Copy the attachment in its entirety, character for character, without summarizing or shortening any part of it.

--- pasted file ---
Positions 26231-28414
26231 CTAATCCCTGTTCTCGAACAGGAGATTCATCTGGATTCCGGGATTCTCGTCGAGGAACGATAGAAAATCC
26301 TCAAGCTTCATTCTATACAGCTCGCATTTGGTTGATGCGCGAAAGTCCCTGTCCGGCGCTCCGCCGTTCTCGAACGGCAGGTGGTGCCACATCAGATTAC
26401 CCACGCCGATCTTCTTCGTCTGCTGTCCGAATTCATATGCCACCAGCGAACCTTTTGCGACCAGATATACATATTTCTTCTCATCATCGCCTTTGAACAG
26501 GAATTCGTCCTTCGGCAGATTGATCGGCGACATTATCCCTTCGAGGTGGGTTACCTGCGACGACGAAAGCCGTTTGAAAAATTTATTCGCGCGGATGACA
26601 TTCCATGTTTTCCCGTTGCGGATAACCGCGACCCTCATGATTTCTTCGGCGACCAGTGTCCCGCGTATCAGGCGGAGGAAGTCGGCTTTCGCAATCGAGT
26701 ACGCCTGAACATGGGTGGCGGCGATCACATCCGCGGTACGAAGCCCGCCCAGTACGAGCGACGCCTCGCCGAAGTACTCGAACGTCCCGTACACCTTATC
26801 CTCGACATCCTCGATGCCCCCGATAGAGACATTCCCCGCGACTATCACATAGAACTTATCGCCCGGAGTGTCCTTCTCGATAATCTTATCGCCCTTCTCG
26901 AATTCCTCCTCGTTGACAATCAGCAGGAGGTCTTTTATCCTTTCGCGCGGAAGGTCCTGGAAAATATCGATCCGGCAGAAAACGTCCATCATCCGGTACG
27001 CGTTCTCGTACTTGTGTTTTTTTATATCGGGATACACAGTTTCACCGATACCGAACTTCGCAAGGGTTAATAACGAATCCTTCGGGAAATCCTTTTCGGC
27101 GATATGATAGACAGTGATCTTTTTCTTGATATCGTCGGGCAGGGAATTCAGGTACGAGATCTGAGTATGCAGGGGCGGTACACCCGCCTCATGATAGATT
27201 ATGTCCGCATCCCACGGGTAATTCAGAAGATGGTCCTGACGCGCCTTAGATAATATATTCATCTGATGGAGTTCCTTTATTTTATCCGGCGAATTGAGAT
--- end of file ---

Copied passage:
Positions 26231-28414
26231 CTAATCCCTGTTCTCGAACAGGAGATTCATCTGGATTCCGGGATTCTCGTCGAGGAACGATAGAAAATCC
26301 TCAAGCTTCATTCTATACAGCTCGCATTTGGTTGATGCGCGAAAGTCCCTGTCCGGCGCTCCGCCGTTCTCGAACGGCAGGTGGTGCCACATCAGATTAC
26401 CCACGCCGATCTTCTTCGTCTGCTGTCCGAATTCATATGCCACCAGCGAACCTTTTGCGACCAGATATACATATTTCTTCTCATCATCGCCTTTGAACAG
26501 GAATTCGTCCTTCGGCAGATTGATCGGCGACATTATCCCTTCGAGGTGGGTTACCTGCGACGACGAAAGCCGTTTGAAAAATTTATTCGCGCGGATGACA
26601 TTCCATGTTTTCCCGTTGCGGATAACCGCGACCCTCATGATTTCTTCGGCGACCAGTGTCCCGCGTATCAGGCGGAGGAAGTCGGCTTTCGCAATCGAGT
26701 ACGCCTGAACATGGGTGGCGGCGATCACATCCGCGGTACGAAGCCCGCCCAGTACGAGCGACGCCTCGCCGAAGTACTCGAACGTCCCGTACACCTTATC
26801 CTCGACATCCTCGATGCCCCCGATAGAGACATTCCCCGCGACTATCACATAGAACTTATCGCCCGGAGTGTCCTTCTCGATAATCTTATCGCCCTTCTCG
26901 AATTCCTCCTCGTTGACAATCAGCAGGAGGTCTTTTATCCTTTCGCGCGGAAGGTCCTGGAAAATATCGATCCGGCAGAAAACGTCCATCATCCGGTACG
27001 CGTTCTCGTACTTGTGTTTTTTTATATCGGGATACACAGTTTCACCGATACCGAACTTCGCAAGGGTTAATAACGAATCCTTCGGGAAATCCTTTTCGGC
27101 GATATGATAGACAGTGATCTTTTTCTTGATATCGTCGGGCAGGGAATTCAGGTACGAGATCTGAGTATGCAGGGGCGGTACACCCGCCTCATGATAGATT
27201 ATGTCCGCATCCCACGGGTAATTCAGAAGATGGTCCTGACGCGCCTTAGATAATATATTCATCTGATGGAGTTCCTTTATTTTATCCGGCGAATTGAGAT